Leach and others argue that as Iraqi security forces become more capable, the continued presence of U.S. troops may generate more violence than it quells.

“We are fast reaching a stage where the anarchists may be more credibly dealt with by Iraqis themselves,” Leach said.

Democrats have been much more blunt.

On Nov. 17, Rep. John P. Murtha of Pennsylvania, a former Marine and strong military supporter, called for beginning to bring U.S. troops home from Iraq immediately.

“The war in Iraq is not going as advertised. It is a flawed policy wrapped in illusion,” Murtha said during a news conference. “The United States and coalition troops have done all they can in Iraq, but it is time for a change in direction.”

Murtha, who supported the 2002 war resolution, said “the main reason for going to war has been discredited.” No stockpiles of chemical or biological weapons have been discovered in Iraq.

But after 2½ years of war, U.S. troops “have become the primary targets of the insurgency,” Murtha said. “Our military is suffering. The future of our country is at risk. We cannot continue on the present course. It is evident that continued military action is not in the best interests of the United States of America, the Iraqi people or the Persian Gulf Region.”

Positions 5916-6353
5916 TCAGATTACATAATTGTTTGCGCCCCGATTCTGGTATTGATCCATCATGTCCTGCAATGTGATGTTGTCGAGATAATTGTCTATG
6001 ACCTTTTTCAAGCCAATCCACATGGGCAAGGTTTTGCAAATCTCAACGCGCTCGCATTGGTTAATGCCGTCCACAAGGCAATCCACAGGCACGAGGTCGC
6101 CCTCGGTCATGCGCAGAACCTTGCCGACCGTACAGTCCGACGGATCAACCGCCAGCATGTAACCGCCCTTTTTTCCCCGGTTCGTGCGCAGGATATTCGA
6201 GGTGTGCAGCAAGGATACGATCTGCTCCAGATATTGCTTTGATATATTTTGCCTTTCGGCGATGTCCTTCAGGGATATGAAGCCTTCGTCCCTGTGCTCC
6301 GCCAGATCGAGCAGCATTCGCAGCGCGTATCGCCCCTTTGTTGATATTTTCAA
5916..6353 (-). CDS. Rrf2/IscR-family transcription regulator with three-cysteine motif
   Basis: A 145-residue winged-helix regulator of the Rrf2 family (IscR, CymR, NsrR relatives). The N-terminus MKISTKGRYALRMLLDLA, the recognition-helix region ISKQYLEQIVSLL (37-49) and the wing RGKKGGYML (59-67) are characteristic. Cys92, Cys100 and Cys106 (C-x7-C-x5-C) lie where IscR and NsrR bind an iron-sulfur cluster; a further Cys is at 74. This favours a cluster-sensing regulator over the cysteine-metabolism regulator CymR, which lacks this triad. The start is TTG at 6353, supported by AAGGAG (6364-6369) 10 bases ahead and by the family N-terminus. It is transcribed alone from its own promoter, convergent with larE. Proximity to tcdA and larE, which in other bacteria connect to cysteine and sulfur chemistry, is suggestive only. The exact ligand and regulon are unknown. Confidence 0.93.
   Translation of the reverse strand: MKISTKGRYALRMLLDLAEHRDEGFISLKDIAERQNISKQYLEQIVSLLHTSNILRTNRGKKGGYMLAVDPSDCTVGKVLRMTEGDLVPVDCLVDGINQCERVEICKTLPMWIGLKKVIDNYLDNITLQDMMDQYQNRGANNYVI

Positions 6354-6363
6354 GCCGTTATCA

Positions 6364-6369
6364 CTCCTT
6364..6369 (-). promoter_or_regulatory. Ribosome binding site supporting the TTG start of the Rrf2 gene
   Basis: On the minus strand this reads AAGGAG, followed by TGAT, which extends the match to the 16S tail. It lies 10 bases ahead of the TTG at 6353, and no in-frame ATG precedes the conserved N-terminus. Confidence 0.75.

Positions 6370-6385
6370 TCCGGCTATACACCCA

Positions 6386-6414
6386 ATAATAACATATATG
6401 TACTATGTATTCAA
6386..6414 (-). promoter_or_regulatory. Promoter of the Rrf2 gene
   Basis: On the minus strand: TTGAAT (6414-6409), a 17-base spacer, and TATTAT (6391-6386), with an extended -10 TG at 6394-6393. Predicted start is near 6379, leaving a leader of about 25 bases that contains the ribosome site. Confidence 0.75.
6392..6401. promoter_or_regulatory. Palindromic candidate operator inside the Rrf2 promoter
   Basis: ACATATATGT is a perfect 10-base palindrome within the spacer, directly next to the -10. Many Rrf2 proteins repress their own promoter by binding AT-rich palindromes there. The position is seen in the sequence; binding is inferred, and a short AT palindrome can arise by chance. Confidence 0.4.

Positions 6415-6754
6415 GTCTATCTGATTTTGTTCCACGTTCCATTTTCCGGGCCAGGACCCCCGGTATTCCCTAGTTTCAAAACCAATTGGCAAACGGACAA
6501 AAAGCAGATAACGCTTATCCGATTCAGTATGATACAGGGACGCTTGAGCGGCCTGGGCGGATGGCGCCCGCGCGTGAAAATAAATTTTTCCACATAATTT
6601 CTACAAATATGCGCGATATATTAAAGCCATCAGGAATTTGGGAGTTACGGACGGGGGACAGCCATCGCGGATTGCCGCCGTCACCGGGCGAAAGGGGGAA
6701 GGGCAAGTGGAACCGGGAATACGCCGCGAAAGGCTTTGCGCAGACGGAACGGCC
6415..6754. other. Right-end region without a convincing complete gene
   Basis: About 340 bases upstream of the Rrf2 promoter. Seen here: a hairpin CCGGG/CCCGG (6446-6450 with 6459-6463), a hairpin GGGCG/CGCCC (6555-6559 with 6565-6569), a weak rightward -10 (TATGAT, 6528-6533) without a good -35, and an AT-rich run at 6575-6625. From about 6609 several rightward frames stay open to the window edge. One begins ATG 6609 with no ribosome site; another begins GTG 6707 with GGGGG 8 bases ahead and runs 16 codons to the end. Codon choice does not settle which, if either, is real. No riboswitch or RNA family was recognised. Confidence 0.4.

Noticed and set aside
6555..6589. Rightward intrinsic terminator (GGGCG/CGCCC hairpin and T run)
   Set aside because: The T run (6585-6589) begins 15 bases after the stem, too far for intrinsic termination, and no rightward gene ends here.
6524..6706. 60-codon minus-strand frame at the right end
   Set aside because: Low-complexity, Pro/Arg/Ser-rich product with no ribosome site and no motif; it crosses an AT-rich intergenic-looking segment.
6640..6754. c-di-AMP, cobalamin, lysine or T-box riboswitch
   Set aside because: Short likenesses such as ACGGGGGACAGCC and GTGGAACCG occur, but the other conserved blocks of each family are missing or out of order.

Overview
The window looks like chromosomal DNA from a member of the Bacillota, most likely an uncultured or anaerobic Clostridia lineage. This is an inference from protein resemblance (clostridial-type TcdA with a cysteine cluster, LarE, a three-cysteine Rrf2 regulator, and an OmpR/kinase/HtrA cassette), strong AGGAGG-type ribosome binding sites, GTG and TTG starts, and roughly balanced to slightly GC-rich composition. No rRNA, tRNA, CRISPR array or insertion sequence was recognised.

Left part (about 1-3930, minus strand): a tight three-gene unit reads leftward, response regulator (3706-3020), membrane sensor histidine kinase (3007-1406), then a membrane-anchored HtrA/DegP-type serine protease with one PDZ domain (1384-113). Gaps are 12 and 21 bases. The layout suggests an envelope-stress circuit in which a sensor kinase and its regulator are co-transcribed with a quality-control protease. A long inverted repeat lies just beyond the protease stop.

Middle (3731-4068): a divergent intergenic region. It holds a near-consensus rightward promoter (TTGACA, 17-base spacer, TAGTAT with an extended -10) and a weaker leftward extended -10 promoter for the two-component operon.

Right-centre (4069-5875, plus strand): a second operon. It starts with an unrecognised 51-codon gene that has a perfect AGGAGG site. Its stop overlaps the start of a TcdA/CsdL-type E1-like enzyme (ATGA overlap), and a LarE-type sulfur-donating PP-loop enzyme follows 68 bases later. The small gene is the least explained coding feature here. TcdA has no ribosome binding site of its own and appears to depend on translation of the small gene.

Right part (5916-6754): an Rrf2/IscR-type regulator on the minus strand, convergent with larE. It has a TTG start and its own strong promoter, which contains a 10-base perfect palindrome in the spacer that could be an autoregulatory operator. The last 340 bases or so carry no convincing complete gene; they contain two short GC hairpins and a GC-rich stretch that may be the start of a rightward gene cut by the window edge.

Discontent over the war in Iraq has also erupted in the Senate.

In October, Senators voted 90-9 in favor of an amendment by Sen. John McCain, R-Ariz., that would outlaw cruel, inhuman or degrading treatment of military detainees in U.S. custody.

Forty-six Republicans voted for the amendment despite strident lobbying against it by Vice President Dick Cheney and a veto threat from the White House.

Then on Nov. 15, senators also approved an amendment urging President Bush to set a “strategy for the successful completion of the mission in Iraq.”

Senators said 2006 should be a year of transition in which political and military control are taken over by Iraq.

Sen. John Warner, chairman of the Senate Armed Services Committee, said the amendment was intended to send a message to the Iraqi people that “we have done our share, now the challenge is up to you.”

The Senate rejected a stronger Democratic amendment that sought to get Bush to set a timetable for withdrawing the 160,000 U.S. troops in Iraq.

On Nov. 1 Senate Democrats infuriated Republicans by triggering a rare executive session to force an end to more than a year of Republican stalling on a review of the Bush administration’s use — or misuse — of intelligence concerning Iraq’s weapons of mass destruction.

The Democrats have tapped growing public disenchantment with the war in Iraq.